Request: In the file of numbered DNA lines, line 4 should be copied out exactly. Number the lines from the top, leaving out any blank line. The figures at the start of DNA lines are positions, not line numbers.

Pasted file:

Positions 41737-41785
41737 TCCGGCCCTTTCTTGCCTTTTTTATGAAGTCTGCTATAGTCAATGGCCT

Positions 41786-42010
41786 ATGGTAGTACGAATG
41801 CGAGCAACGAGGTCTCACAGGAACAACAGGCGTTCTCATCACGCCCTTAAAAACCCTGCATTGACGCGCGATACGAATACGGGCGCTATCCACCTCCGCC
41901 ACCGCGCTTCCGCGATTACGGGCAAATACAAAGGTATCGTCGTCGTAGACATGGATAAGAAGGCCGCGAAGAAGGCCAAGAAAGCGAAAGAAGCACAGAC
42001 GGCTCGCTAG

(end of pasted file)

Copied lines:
41786 ATGGTAGTACGAATG